By Neale McDevitt
When asked how he was handling this winter’s abnormally long stretches of cold weather, Lyle Whyte chuckles “Actually, I was going to break out my high arctic winter jacket,” says the Canada Research Chair in Environmental Microbiology.
But, unlike many winter-weary Montrealers, Whyte isn’t one to complain about frigid climes, having conducted the bulk of his research up at McGill’s High Arctic Station for the past 14 years. In fact, his wealth of experience working in extreme cold temperatures recently helped him land a spot on an elite team of scientists handpicked by the European Space Agency (ESA) to work on the ambitious ExoMars 2018 project, specifically as a member of the Landing Site Selection Working Group (LSSWG).
In 2018, ESA will launch a mission to Mars that will employ a Rover equipped with a comprehensive suite of instruments dedicated to geology and exobiology research on the Red Planet. In short, ExoMars is looking to help answer that age-old question; has life ever existed on Mars? But before the Rover can begin collecting its data, it has to overcome one major obstacle – landing.
“Landing on Mars is a pretty tough business,” says Whyte. “The little oval area that you can predict where this thing will land is about 100×20 kilometres. That spot must be a scientifically interesting so that we have a high chance of meeting the scientific objectives of the mission. But we also have to pick a spot doesn’t have a lot of cliffs or high hills and isn’t littered with boulders, because if [the landing craft] a large rock, the mission is over.”
Having put out a call for potential landing sites to members of the international scientific community, the ESA compiled a host of proposals until the end of February. Whyte and the other members of the LSSWG are currently reviewing each proposal in order to whittle the list down to a single site.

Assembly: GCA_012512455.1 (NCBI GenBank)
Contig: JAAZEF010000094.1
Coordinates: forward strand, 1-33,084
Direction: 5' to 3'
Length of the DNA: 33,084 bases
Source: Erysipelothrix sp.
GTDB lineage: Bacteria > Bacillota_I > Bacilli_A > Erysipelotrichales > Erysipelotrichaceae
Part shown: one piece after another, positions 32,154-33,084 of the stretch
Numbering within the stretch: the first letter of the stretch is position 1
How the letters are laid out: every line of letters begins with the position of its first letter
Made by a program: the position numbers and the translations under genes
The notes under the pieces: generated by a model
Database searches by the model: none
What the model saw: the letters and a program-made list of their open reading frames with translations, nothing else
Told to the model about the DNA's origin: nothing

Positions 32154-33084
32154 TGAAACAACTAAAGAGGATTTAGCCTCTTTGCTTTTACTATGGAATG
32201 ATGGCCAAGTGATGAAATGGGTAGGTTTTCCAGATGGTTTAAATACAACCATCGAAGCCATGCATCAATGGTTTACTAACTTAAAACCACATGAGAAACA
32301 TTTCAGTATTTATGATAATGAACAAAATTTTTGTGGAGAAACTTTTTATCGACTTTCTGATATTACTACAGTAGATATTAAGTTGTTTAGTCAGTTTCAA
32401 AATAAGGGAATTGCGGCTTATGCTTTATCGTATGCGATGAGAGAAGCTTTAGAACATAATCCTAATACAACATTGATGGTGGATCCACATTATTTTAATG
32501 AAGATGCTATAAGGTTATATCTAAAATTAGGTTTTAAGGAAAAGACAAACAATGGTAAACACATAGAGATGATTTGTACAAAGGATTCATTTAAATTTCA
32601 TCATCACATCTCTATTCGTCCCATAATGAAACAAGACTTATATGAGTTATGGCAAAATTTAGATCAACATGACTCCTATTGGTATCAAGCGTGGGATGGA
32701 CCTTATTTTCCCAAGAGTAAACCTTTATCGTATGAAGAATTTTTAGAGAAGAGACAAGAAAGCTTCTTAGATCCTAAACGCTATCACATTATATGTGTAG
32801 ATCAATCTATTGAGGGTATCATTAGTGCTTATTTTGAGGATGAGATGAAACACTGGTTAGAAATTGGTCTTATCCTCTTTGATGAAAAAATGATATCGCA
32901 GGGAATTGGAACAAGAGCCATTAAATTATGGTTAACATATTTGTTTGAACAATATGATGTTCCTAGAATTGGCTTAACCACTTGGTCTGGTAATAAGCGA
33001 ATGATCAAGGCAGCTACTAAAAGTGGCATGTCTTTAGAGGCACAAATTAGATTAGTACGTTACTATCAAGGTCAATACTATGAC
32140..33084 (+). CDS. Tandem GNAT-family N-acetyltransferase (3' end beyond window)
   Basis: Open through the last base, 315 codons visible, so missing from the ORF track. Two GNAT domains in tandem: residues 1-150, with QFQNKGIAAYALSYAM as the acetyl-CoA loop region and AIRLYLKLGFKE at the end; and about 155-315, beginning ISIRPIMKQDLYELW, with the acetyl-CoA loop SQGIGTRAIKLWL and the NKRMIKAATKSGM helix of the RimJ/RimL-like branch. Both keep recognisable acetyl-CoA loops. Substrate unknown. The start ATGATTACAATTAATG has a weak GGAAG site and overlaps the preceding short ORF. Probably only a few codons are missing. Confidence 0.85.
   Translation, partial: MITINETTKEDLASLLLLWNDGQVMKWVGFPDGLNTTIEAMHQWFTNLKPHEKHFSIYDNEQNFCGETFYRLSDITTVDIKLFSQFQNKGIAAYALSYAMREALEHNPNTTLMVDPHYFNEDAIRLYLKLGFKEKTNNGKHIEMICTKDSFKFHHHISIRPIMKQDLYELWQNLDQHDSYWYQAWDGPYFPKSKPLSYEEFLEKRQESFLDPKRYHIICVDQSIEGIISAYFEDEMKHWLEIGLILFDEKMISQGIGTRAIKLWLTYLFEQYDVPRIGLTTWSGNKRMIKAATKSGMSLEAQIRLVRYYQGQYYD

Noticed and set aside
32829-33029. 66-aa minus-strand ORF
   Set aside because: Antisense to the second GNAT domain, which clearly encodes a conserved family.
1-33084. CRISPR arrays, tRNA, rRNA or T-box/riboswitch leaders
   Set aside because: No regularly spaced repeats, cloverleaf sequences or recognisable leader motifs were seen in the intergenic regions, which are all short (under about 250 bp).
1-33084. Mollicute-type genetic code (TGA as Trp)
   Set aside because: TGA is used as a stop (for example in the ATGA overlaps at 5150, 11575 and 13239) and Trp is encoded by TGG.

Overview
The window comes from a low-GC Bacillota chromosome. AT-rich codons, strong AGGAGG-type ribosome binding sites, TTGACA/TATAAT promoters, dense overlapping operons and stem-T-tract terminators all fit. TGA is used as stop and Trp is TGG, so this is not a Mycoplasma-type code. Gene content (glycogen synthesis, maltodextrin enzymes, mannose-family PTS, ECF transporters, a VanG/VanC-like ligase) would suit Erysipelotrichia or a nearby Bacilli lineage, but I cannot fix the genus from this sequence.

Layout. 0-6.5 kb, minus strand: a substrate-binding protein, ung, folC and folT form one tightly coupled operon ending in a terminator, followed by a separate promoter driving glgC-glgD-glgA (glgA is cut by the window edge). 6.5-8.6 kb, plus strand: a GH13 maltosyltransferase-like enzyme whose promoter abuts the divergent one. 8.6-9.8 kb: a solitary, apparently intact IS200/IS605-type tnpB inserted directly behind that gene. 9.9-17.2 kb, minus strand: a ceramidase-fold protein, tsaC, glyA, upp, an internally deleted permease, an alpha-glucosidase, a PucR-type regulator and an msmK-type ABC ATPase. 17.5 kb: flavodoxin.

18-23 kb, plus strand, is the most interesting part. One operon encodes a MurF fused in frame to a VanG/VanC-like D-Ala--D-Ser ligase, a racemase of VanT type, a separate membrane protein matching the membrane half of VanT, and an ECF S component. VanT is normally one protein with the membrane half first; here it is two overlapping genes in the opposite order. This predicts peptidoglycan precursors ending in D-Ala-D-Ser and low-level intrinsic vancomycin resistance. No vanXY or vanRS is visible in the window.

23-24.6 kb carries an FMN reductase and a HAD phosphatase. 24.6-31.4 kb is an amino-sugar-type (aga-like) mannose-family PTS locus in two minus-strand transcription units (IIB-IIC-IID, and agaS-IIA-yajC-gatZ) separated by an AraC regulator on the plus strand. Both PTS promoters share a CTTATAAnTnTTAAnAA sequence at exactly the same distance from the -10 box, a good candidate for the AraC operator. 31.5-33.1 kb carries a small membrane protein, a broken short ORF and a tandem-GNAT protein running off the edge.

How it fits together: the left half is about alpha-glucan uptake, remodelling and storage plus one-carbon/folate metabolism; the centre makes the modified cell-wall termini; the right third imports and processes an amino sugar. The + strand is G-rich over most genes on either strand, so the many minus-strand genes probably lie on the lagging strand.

Once on Mars, a rover equipped with various tools will explore the surface. One of the tasks is to drill into the subsurface to collect core samples. The extreme Martian climate – very cold and very dry – makes drilling a huge challenge. Again, this is where Whyte’s expertise will come into play.
“I’ve spent a lot of time drilling in regions that are cold and dry,” he says. “With an extreme environment comes a whole new set of challenges. When you’re drilling into a permafrost of water, ice and frozen dirt, the rotating drill bit causes friction that can melt the ice. But, as soon as you stop spinning in a place like Mars or the high Arctic, it can freeze right away and you’re stuck. Doing it robotically only increases the difficulty.”
And what will the Rover discover on Mars? Who knows, but Whyte is excited at the prospect. “The most likely type of microorganism or microbial community that existed or may still exist on Mars will probably be organisms called cryophiles – microbes that I’ve done a lot of research on,” he says. “These are microorganisms that can live at subzero temperature and in very salty conditions – because the only way you can have liquid water in these temperatures is for it to have very high salt concentrations.”
Whyte will also help ExoMars comply with the protocols of planetary protection – a set of regulations that must be followed when ESA, NASA and any other space agency sends a spacecraft to another planetary body.
“We want to avoid forward contamination,” says Whyte. “There will be microorganisms from earth on the spaceships as they are on your telephone right now. We don’t want to contaminate Mars with earth’s microbes. So we must meet different levels of sterilization, which is both complicated and expensive.”
The challenge, Whyte says, is that many of the landing sites that are richest in data are also the hardest to gain official access to. “It’s a bit of a Catch-22 situation because there are certain places on Mars that we think have high probabilities of having bio signatures of ancient life or even existing microbial communities – but these sites are essentially off-limits,” says Whyte. “There’s an ongoing debate between people like myself who think we may be going a little bit overboard on this and missing out on important opportunities and other members of the scientific community who strongly believe that these operations should be completely sterile.
“We’re still four years away from launching, so I’m sure we’ll be able to come to a consensus,” he says. “The bottom line is that we all want the mission to be a success.”